A police officer received $10,000 as compensation because he can no longer enjoy gardening, visiting flea markets and collecting carnival glass.

Another officer was awarded $1,000 after a suspect bit his arm but not hard enough to break the skin.

A provincial fund that compensates civilians victimized by violent crime is routinely and increasingly paying “pain and suffering” cash awards to police officers who suffer minor injuries on the job. Workplace insurance already compensates these injured officers.

A Torstar News Service investigation has found that since 2005, more than 400 officers and prison guards across Ontario received a total of $1.5 million from the taxpayer-funded Criminal Injuries Compensation Board (CICB).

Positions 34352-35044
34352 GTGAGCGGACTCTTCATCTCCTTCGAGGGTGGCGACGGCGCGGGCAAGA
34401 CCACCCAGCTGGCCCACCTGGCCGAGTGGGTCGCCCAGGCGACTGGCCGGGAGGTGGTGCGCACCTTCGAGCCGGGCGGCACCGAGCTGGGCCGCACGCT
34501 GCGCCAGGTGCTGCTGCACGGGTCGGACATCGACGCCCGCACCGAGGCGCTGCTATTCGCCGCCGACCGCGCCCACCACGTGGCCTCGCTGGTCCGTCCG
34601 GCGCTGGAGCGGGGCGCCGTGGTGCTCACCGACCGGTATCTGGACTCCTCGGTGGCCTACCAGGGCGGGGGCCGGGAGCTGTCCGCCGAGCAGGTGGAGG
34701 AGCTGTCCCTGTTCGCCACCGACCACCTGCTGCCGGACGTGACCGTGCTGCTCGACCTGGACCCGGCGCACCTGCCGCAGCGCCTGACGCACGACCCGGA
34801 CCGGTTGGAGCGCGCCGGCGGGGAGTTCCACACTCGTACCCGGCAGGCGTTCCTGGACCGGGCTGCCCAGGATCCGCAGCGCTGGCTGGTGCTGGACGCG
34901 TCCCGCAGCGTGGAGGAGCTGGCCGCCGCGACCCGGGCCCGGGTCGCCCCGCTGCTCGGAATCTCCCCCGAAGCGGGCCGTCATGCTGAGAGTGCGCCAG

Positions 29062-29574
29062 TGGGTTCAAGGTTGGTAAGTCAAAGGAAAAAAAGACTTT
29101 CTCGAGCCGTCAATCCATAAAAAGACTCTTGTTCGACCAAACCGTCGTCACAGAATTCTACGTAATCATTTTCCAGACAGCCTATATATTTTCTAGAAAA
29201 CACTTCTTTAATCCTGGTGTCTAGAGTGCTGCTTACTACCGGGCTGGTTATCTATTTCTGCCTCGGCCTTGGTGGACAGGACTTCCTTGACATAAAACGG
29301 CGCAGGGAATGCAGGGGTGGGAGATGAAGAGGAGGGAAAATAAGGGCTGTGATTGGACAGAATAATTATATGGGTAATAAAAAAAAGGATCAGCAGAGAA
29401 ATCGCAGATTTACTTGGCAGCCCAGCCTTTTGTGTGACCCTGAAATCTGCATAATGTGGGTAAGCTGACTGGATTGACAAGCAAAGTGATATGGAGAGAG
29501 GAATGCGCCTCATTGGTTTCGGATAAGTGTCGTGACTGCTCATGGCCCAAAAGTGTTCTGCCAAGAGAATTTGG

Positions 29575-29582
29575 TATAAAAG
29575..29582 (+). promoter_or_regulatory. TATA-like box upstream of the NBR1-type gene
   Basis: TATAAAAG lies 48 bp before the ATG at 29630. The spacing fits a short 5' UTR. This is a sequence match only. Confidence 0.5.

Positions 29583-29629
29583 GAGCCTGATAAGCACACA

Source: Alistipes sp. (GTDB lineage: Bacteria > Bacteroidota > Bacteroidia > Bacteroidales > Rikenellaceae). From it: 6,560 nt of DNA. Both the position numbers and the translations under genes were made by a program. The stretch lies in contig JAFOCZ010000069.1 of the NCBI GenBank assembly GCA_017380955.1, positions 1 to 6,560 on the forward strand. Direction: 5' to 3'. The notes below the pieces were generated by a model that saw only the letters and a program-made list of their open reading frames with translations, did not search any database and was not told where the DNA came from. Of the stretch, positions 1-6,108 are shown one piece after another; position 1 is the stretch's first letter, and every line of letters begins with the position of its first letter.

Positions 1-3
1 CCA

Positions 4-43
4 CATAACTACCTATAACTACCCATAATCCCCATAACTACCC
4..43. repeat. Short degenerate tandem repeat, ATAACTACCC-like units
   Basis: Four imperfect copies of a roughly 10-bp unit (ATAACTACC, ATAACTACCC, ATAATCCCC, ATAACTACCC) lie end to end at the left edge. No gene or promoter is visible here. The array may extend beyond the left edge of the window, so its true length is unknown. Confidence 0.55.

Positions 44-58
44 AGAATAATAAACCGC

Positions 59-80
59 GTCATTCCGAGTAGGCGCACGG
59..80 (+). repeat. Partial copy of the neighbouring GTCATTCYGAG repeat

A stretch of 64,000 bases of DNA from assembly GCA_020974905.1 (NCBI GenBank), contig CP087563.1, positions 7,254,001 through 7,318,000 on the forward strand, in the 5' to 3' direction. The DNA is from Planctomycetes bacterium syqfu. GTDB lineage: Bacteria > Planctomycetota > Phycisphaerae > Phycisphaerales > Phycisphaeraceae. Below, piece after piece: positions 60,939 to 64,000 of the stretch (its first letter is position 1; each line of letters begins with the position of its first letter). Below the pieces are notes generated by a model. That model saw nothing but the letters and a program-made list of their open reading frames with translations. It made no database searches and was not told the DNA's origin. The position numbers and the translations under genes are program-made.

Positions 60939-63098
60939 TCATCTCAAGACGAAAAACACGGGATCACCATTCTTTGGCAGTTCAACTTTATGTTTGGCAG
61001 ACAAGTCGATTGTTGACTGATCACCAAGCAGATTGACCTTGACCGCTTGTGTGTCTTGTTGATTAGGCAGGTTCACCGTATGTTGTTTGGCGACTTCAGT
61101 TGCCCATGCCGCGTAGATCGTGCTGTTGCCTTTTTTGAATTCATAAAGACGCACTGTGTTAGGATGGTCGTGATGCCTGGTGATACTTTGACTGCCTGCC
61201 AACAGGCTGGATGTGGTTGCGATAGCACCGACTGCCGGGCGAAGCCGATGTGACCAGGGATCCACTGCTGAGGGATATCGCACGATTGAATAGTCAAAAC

The forerunner of the current law, the 1967 Law Enforcement Compensation Act was meant to compensate civilians injured while assisting police.

Over the years the law changed and has become widely known as a fund for civilian victims of violent crime who lose wages or suffer out-of-pocket expenses. It is now the Compensation for Victims of Crime Act — which any police officer can apply for.